Tuesday, August 2, 2011

The President Who Got Caught

Director: Ron Howard
Cast: Frank Langella, Michael Sheen, Kevin Bacon, Rebecca Hall, Oliver Platt, Sam Rockwell
Released: December 5, 2008

Oscar nominations:
Best Picture (lost to Slumdog Millionaire)
Best Director - Ron Howard (lost to Danny Boyle for Slumdog Millionaire)
Best Actor - Frank Langella (lost to Sean Penn for Milk)
Best Adapted Screenplay - Peter Morgan (lost to Simon Beaufoy for Slumdog Millionaire)
Best Editing (lost to Slumdog Millionaire)

This film is based on a theater play of the same name that came out a couple years before. Both are based on the 1977 interviews the 37th President of the United States (that Lyndon Johnson sure was sandwiched between two of the most well-known Presidents of the 20th century, wasn't he?) gives to British journalist David Frost who's more known for hosting variety-type shows than being a hard-hitting journalist. I didn't even know these interviews existed until the movie was making its promotional rounds. Obviously I never saw them because I wasn't born yet, but I was familiar with Richard Nixon and the Watergate scandal.

Because of that, it would be a huge deal to score an interview with Nixon and Frost and his producer end up paying big bucks for it. There's many terms and agreements they must abide to, such as only using 25% of their interview to discuss Watergate. Months before the interview Frost and two assistants he hires for research dig up any and all information they can find about Watergate so they're fully prepared.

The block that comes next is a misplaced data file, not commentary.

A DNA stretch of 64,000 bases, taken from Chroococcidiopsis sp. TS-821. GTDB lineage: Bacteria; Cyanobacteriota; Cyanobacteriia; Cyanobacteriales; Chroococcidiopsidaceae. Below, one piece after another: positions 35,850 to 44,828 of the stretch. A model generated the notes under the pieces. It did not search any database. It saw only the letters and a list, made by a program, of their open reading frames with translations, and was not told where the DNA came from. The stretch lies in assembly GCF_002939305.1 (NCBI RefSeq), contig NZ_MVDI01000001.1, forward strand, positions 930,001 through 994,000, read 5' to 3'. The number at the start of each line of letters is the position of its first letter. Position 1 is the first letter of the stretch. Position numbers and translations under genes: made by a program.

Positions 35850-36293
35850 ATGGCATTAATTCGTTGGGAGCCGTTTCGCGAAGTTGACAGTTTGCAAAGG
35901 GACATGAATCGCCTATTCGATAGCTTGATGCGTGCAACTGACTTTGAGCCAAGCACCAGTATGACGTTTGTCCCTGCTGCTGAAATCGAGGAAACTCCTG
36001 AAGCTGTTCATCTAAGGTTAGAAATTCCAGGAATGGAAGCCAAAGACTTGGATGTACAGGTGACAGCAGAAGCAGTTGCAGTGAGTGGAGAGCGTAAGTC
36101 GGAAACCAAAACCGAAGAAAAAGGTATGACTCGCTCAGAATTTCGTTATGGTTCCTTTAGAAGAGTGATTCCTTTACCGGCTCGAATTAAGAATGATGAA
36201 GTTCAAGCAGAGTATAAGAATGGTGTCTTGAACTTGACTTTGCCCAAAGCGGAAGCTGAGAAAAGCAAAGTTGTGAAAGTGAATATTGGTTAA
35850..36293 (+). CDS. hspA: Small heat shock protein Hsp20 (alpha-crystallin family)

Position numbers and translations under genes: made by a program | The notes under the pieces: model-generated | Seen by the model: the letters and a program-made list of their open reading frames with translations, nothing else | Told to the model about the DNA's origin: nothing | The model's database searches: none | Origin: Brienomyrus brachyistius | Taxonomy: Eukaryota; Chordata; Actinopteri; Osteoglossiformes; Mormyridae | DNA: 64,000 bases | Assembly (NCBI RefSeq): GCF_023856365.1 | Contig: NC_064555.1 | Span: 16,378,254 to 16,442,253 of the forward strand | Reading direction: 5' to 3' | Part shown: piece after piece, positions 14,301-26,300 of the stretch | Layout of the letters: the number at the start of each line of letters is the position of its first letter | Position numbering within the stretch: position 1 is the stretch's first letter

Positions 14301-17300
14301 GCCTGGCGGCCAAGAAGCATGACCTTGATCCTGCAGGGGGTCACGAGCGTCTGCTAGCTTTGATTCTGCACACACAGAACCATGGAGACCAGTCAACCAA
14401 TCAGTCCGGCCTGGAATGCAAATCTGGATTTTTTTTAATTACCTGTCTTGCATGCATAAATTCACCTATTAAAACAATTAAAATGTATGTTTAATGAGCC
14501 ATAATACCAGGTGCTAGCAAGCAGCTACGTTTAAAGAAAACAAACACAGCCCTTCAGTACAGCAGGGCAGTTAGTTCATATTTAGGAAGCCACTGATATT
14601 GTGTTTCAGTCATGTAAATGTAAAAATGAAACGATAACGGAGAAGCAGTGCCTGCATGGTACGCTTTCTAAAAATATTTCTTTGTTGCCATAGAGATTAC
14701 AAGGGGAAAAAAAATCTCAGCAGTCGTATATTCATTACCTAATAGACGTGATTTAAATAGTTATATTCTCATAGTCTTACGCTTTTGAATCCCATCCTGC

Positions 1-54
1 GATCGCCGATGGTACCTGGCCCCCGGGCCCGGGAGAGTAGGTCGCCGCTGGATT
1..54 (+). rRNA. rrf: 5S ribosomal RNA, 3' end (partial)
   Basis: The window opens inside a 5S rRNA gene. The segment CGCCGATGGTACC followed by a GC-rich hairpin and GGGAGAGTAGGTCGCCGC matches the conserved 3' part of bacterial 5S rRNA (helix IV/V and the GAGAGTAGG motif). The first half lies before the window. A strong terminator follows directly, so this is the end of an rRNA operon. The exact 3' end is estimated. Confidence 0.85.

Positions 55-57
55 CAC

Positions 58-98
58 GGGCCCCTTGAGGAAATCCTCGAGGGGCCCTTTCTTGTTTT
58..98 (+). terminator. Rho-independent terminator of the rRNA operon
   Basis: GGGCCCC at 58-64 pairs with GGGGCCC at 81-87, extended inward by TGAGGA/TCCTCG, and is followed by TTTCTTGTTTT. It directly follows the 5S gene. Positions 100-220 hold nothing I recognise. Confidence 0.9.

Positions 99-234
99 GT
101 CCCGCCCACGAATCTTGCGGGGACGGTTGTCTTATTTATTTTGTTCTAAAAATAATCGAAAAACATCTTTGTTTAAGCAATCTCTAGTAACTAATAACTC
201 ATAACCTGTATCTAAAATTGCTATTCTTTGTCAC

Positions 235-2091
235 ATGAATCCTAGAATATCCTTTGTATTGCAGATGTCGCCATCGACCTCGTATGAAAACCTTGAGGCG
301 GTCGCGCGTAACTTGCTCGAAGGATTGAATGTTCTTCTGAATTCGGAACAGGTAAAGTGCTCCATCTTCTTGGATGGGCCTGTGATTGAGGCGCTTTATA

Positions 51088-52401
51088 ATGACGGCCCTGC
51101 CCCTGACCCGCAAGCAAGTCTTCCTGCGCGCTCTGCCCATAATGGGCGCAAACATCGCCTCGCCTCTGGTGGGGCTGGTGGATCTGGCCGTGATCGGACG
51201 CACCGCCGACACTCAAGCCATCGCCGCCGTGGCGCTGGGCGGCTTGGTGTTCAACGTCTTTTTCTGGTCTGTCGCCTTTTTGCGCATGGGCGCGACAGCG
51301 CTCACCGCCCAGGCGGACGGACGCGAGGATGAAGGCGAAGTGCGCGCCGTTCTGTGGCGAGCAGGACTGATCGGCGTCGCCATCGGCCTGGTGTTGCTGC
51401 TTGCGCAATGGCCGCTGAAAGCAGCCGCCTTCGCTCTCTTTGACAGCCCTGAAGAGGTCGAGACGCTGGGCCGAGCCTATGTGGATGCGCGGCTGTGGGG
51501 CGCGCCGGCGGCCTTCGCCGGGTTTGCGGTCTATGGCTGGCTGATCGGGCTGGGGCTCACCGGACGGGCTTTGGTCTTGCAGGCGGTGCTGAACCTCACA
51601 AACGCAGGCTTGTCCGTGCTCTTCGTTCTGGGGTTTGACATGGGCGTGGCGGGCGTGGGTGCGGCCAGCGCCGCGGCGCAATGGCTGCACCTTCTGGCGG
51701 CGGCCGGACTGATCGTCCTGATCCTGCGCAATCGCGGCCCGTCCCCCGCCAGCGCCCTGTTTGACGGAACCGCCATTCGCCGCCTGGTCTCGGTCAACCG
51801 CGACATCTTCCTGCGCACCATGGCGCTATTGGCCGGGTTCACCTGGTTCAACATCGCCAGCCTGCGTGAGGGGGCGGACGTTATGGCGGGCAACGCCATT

Langella (Nixon) and Sheen (Frost) reprise their theater roles in the film. Because the first time I saw the actual David Frost was from a clip they show of the interviews in the special features, I thought Sheen did a good job of portraying him, but because I was so familiar with Nixon as a public figure, the first scene I saw with him played by Langella, I just didn't buy him as Nixon, but as the movie went on, I was able to let myself believe he was Nixon.

During the first couple of interviews, Frost has a difficult time getting certain questions asked because Nixon keeps it focused on his more positive achievements during his time in the White House and doesn't let Frost get a word in. The final interview is when the real questions are finally answered and Nixon has no choice but to answer them.

I've never seen the actual interviews, but if you were to watch them, then watch the movie, you would see that they are verbatim.

I avoided this movie for awhile because I thought it would be boring, but it was actually pretty good and kept me interested.

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